How to Learn to Embrace the Chaos of Parenting

I’m heading toward the frozen foods section when she throws my grocery list and pen to the floor (which she BEGGED to hold only moments ago), and as I bend to pick it up I notice the chuck of banana smeared on the knee of my jeans. A pathetic swipe at it does nothing, and I make a mental note to take the pants off as soon as I get home (ok, as soon as I get the groceries put away and dinner started), and spray them with stain remover. As I grab the paper and pen from the floor and stand back up to continue shopping, I realize that my daughter is only wearing one shoe. At some point between the front door of Wal-Mart and the place where we are standing, there is a pink sneaker that is missing from my child’s left foot. I’m sure she had them both on when we left the house…..I think.

I close my eyes for a brief second, envisioning myself hurrying out the front door of our house an hour earlier. In this picture I see her wearing both shoes, but my subconscious attention goes directly to my son instead, and I suddenly realize that he may or may not have walked out of the house wearing huge plastic clip-on earrings of mine that he had found and asked to play with earlier this morning. I slowly open my eyes and look down at him, sitting next to his twin sister in the nearly-impossible-to-maneuver shopping cart that is built like a mini race car. No earrings. A sigh of relief, and we continue shopping.

Two hours later, we have successfully made it through each section of this store, and found everything on my list. We made three mad dashes to the bathroom- potty training is in full-swing, so I can’t doubt them when they insist they need to go! We stopped for several strangers to comment on my twins’ “great driving” in the mini race car, which they of course loved, and I was resentful of, since I was the one trying to make this huge machine round a corner without taking down some poor unsuspecting shopper. We payed a visit to the fish, because what trip to Wal-Mart would be complete without saying hello to each and every one of them? And yes, we found the pink sneaker, only one aisles back from when I noticed it was missing. Not bad. Not bad at all.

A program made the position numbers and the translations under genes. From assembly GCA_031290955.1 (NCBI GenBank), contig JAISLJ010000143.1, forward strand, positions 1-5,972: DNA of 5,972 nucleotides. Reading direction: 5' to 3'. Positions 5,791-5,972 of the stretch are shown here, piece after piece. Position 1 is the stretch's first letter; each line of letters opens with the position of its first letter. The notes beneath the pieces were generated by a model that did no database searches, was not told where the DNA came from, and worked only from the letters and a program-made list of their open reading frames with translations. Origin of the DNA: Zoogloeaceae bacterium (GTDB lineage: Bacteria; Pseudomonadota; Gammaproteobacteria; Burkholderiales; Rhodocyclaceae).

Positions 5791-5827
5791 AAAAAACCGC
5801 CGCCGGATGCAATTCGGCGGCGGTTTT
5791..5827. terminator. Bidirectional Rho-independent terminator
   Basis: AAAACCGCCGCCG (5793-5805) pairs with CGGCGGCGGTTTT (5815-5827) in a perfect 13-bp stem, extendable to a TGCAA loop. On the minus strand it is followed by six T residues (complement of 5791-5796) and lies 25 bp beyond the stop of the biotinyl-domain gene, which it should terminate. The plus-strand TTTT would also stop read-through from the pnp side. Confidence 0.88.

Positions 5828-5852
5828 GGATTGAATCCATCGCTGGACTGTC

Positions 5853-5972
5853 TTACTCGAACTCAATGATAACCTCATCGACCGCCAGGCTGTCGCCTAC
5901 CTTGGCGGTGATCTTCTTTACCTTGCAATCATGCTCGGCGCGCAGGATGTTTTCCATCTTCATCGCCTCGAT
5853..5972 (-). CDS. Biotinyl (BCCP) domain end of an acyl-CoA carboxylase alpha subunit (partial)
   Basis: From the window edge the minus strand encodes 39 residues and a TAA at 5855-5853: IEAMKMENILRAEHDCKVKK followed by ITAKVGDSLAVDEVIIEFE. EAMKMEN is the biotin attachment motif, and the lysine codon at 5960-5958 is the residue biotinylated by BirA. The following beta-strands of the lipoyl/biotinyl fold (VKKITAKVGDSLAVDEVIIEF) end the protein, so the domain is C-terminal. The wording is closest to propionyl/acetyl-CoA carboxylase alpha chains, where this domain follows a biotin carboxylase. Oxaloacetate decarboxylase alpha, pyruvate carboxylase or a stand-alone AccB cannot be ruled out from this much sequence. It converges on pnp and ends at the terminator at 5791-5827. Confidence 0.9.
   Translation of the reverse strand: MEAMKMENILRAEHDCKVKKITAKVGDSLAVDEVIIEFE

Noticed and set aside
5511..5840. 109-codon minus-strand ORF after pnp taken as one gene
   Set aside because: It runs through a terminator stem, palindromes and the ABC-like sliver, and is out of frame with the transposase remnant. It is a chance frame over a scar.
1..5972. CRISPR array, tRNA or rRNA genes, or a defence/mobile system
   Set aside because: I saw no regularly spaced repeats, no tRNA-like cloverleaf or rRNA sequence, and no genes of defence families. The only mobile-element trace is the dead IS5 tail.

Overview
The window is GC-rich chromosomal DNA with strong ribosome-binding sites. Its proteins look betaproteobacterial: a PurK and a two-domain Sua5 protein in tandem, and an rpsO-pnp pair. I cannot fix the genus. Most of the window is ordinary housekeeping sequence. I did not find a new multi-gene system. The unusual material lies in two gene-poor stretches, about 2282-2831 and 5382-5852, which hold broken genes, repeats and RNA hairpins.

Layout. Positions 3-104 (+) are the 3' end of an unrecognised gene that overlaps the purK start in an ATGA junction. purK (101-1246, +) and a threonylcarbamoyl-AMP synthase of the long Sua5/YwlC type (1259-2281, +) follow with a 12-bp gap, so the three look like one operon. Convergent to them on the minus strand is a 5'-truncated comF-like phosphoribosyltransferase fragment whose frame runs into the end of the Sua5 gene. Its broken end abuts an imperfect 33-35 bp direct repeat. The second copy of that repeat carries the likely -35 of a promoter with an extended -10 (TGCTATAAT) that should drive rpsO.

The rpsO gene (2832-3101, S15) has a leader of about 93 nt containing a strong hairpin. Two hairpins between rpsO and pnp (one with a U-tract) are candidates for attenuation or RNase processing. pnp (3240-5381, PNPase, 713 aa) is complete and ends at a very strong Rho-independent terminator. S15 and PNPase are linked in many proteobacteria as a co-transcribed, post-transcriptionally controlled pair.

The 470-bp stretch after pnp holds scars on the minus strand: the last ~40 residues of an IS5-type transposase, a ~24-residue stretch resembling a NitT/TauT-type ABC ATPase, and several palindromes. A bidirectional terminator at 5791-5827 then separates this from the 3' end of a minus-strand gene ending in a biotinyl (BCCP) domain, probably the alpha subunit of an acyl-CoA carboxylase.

Later that night the kids are asleep, the groceries are put away, dinner is cleaned up, and I am absolutely exhausted. The chaos of the past twelve hours was enough to drive a sane person over the edge. Luckily, I am not a sane person. Instead, I am a mother. Knowing that tomorrow will be more of the same, I have two choices: laugh or cry. I can cry over the stress, exhaustion, frustration, and lack of control that parenting can bring on. Or I can laugh over the looks that my son would have gotten had he been wearing those ridiculous earrings.

The only way to make it through the lifelong process of parenting is to always choose to laugh. Nothing works better to ease the stresses and frustrations of parenting than good, old fashioned laughing.